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The tide has turned for the Executive MBA in Europe in the past few years. A decade or so ago it was a minor adjunct to the world of management education within Europe.

Although US companies had long appreciated its merits, in Europe the qualification did not have the cachet of its full-time sister and as a consequence attracted limited resources and even less interest.

However, the Application Trends Survey 2004 by the General Management Admission Council, in partnership with the Executive MBA Council, reported a 53 per cent increase on last year in the number of EMBA applications.

With increasing demand for EMBAs, Europe’s response has been swift: the Thunderbird, Garvin School of International Management and CMC Graduate School of Business near Prague have joined forces to offer an EMBA; Duke University’s Fuqua School of Business in partnership with Frankfurt University’s Goethe School are to offer an EMBA there and Audencia Nantes school of management is launching an EMBA in January.

Some of the change in the EMBA’s fortunes can be attributed to the series of bodyblows the full-time MBA has suffered recently.

These include:
■ the prolonged downturn in the economic cycle, which has led to a dwindling number of applications, and has coupled with a reluctance to be out of the workplace, sometimes for as long as two years;
■ criticisms about the value of the qualification by Henry Mintzberg, the management writer;
■ the Bologna Declaration - the harmonisation of European higher education systems - has prompted universities to design a raft of masters programmes that compete for participants with MBA programmes;
■ the cost of a full-time MBA is becoming expensive and for many potential applicants this high cost is something they cannot or will not bear.

However, although the MBA’s misfortunes have driven many into the arms of the EMBA, this is not the complete picture.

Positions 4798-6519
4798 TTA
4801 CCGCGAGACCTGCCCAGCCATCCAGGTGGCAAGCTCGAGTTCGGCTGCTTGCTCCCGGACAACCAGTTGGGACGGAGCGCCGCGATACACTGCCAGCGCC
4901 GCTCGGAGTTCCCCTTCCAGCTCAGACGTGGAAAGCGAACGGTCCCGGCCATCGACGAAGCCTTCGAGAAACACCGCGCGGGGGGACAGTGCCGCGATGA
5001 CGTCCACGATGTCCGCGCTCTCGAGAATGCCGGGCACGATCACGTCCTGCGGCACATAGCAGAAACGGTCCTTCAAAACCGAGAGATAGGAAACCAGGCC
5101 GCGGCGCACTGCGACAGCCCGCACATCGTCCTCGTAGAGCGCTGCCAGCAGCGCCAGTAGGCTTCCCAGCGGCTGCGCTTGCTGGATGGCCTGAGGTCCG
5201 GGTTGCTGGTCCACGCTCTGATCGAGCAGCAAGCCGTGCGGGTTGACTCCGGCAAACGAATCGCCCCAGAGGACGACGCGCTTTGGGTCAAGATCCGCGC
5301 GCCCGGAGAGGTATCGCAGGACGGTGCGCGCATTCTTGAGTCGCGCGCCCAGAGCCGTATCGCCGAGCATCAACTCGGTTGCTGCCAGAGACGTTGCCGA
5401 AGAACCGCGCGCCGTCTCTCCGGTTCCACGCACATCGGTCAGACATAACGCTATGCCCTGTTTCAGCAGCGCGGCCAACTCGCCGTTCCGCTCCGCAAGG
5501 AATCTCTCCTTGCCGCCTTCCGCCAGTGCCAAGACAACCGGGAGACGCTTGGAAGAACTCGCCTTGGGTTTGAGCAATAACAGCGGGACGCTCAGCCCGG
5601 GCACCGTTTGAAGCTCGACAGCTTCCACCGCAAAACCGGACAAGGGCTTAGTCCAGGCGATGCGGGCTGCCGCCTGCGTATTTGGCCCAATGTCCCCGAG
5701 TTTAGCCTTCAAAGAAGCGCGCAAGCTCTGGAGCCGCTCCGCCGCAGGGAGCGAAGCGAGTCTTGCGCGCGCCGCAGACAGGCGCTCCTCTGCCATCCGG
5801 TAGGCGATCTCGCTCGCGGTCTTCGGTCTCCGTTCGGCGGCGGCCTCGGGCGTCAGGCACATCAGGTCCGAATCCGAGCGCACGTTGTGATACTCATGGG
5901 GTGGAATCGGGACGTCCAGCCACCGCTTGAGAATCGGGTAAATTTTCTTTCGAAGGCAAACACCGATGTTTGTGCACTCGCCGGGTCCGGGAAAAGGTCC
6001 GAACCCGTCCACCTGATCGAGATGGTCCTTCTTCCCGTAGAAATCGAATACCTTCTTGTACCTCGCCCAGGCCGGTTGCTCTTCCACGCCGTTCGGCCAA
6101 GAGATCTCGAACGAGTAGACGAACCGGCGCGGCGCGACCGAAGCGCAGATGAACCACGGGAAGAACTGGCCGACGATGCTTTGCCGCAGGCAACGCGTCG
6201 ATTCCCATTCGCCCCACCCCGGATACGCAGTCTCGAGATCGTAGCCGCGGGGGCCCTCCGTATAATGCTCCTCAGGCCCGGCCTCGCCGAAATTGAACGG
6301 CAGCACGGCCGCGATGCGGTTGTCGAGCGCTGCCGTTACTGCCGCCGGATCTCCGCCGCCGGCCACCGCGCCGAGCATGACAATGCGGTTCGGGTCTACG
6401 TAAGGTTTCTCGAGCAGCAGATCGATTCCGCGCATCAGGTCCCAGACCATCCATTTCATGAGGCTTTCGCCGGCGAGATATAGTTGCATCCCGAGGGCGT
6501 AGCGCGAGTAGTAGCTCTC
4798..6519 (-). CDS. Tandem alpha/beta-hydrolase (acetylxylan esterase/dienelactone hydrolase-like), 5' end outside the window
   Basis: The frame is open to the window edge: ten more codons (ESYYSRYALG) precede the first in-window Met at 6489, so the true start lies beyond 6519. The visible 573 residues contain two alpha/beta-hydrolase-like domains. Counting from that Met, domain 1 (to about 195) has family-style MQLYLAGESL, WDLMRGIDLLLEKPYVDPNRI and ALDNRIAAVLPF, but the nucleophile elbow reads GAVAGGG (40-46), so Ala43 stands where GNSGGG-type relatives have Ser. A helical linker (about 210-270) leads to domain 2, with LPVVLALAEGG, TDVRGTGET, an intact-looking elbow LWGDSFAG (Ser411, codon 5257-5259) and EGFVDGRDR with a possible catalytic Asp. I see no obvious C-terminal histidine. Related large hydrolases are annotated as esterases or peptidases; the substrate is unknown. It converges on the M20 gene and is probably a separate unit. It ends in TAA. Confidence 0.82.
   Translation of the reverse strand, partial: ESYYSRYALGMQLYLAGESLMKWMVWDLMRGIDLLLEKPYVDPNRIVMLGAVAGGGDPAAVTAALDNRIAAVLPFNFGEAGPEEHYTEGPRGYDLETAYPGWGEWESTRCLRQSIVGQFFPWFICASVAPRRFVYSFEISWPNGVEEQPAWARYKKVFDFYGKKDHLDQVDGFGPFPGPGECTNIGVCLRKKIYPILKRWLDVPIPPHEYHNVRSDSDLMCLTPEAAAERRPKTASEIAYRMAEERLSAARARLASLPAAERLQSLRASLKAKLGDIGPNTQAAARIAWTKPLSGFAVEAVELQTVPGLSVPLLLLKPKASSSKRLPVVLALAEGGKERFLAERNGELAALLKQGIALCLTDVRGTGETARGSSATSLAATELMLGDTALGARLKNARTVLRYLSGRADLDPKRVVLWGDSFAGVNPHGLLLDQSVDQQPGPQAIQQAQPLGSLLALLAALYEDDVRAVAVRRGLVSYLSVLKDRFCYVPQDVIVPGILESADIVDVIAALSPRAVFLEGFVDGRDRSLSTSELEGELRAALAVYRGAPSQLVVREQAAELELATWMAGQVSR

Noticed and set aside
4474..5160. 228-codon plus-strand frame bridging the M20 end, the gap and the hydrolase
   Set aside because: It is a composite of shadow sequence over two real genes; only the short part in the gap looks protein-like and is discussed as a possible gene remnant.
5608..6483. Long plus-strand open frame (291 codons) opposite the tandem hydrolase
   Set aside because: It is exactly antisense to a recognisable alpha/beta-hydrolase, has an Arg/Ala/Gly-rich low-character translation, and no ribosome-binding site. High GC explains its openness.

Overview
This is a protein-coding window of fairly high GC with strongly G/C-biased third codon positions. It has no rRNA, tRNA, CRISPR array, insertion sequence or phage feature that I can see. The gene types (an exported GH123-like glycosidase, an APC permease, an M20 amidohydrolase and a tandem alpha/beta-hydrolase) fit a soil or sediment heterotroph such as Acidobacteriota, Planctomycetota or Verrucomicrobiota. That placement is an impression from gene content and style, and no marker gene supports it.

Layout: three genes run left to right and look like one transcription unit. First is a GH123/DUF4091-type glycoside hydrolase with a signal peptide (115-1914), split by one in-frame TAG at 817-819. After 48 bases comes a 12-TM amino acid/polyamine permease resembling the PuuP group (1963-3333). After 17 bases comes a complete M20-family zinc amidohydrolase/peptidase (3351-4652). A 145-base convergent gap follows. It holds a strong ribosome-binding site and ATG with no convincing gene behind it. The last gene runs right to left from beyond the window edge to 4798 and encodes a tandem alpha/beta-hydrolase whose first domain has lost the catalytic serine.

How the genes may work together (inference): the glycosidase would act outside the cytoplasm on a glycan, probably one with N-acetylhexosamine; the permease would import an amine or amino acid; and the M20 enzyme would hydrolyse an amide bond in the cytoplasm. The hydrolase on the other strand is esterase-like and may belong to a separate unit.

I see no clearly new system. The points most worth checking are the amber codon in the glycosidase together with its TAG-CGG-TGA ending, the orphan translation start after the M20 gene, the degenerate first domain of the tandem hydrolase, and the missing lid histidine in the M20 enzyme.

Corporate perception of the EMBA has shifted. Full-time programmes may have raised corporate consciousness about the value of management education but it is to the EMBA that European companies are now turning, realising that they truly can “have their cake and eat it”.

Companies have always been reluctant to send their employees on a full-time MBA programme, because employees are absent for a long time and often do not return after graduation. The EMBA however, offers flexibility - in study and in work - the merits of which attract employees and companies alike.

“There is definitely a trend to the EMBA from the full-time programme,” says Kai Peters, chief executive officer at Ashridge.

He says the school is receiving far more inquiries from companies about the qualification and how to use the EMBA route.

“For many companies there is now an increased awareness of the EMBA and how it delivers value to the organisation,” says Zeger Degraeve, professor of decision sciences at London Business School. “It is much more the case of an awareness problem [of the EMBA] that has been resolved.”

Eric Cornuel, director general for the European Foundation for Management Development says business schools and corporations now work closely together.

“Companies are now becoming more involved and encouraging [their] employees to develop and they are integrating that to the needs of the organisation.” Many company executives in Europe are on the governance bodies of these business schools, he says, and have helped create and design the EMBA programme.

“It seems that companies have really put their hands into the curricula,” says Prof Cornuel. “They want the products to fit their needs.”

A further fillip for the changing fortunes of the EMBA, he adds, is simply due to demographics. The global economy allows easy movement between jobs and companies realise they need to show more appreciation if they wish to retain their executives.